The vulnerability could allow attackers to insert malicious code and easily avoid detection.
Several programmable logic controllers (PLCs) from Schneider Electric’s Modicon series that automate industrial processes in factories, energy utilities, HVAC systems and other installations are impacted by a flaw that could allow hackers to bypass their authentication mechanism and execute malicious code. According to researchers from security firm Armis, who found and reported the vulnerability, attackers with network access to impacted controllers could exploit the issue to install malware that alters the operation of the controllers and hides those malicious changes from the workstations and operators managing them.
Attacks against industrial controllers have been observed in the wild in the past with Stuxnet, the cyber-sabotage worm that infected Siemens PLCs used to control uranium enrichment centrifuges at Iran’s Natanz nuclear plant, and with Triton, the malware that targeted Triconex safety controllers at a petrochemical plant in Saudi Arabia.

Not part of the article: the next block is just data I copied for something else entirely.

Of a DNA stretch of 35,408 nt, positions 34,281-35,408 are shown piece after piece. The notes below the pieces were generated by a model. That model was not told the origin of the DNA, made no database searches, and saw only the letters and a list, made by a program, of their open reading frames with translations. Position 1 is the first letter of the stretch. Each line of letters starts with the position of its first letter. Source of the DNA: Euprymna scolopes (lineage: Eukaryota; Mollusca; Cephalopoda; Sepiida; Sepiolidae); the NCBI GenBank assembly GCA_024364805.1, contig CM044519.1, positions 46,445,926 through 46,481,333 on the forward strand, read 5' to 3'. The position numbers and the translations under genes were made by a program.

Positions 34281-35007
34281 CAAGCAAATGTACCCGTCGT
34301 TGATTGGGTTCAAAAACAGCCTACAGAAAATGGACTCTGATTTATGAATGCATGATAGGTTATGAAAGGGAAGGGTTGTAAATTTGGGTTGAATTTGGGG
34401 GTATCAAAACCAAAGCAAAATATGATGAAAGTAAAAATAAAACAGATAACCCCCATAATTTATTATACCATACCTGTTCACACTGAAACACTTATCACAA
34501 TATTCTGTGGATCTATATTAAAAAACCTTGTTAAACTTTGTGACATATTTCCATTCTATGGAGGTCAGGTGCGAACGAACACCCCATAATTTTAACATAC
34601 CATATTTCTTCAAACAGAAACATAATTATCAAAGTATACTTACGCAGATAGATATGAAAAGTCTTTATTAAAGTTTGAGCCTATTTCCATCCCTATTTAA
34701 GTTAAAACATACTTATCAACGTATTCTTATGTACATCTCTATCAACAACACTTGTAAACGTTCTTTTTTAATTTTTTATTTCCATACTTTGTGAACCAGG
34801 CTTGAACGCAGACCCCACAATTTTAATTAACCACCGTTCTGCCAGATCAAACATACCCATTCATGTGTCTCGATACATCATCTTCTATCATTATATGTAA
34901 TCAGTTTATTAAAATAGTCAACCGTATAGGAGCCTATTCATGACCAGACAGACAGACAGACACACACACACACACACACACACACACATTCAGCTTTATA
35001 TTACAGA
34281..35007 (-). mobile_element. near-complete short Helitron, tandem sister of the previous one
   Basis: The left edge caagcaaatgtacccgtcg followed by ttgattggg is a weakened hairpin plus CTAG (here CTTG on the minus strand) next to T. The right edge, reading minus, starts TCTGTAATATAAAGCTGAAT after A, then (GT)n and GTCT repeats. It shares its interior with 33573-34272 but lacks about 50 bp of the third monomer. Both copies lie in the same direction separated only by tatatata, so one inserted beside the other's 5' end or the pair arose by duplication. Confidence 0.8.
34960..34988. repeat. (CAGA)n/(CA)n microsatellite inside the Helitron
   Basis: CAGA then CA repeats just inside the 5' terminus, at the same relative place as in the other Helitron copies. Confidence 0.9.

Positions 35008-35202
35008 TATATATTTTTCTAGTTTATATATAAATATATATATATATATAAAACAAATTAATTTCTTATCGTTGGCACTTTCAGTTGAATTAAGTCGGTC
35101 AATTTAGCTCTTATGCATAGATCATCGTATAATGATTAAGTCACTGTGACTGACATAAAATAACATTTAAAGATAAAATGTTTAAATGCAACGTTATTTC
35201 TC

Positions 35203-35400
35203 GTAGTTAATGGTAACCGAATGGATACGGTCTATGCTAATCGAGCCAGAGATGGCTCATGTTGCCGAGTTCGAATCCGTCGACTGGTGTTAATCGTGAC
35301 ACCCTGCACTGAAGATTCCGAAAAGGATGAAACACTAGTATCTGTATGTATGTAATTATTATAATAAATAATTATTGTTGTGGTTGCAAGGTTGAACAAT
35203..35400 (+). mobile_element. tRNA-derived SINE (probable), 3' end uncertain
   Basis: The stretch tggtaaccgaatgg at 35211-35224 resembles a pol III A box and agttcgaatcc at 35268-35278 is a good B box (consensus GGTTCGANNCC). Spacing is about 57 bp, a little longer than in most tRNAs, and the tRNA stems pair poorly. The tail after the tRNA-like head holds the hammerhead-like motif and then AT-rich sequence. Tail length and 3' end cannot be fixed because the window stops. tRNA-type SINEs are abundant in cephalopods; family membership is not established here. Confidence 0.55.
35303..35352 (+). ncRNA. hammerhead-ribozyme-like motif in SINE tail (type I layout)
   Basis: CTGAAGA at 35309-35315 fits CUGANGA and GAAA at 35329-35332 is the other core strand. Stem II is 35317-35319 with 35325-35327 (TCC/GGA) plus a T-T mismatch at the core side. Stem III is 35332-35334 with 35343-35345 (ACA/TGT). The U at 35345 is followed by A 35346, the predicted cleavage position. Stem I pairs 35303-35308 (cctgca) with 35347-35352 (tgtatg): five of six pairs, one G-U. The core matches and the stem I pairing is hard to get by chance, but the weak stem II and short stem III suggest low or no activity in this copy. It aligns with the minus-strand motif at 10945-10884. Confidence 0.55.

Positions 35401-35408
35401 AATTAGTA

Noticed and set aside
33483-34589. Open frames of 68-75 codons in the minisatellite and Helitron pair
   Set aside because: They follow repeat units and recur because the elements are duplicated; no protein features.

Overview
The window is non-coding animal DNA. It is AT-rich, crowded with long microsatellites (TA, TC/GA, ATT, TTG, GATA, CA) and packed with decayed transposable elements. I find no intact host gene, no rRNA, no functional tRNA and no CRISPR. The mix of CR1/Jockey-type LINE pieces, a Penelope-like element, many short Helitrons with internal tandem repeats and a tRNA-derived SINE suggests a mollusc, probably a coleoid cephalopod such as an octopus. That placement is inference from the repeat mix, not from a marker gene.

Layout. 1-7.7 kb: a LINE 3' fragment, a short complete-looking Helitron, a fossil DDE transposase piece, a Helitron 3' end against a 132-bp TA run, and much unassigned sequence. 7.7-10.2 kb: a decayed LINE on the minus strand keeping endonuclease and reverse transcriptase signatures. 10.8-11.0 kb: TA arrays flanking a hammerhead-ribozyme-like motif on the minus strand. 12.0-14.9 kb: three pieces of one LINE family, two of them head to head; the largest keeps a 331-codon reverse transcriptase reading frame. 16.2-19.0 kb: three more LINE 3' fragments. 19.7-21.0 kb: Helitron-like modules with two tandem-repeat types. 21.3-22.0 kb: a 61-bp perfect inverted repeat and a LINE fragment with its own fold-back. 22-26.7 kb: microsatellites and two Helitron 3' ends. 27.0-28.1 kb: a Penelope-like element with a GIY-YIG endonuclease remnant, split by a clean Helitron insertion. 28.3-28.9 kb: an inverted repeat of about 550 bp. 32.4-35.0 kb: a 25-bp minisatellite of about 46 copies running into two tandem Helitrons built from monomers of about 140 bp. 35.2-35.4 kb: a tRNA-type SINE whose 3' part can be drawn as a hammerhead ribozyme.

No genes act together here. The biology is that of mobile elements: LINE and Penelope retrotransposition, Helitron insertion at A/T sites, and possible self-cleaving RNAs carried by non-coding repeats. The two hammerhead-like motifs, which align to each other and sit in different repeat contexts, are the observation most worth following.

Authentication bypass re-enables past flaws The issue is caused by an undocumented command in the protocol used by engineering workstations to communicate with the PLCs and upload programs to them to be executed. This protocol, known as UMAS, is an extension to the Modbus protocol originally designed in 1979 and widely used to control PLCs over serial or TCP/IP connections. UMAS implements functionalities that were missing from Modbus, including firmware updates, binary transfers and authentication.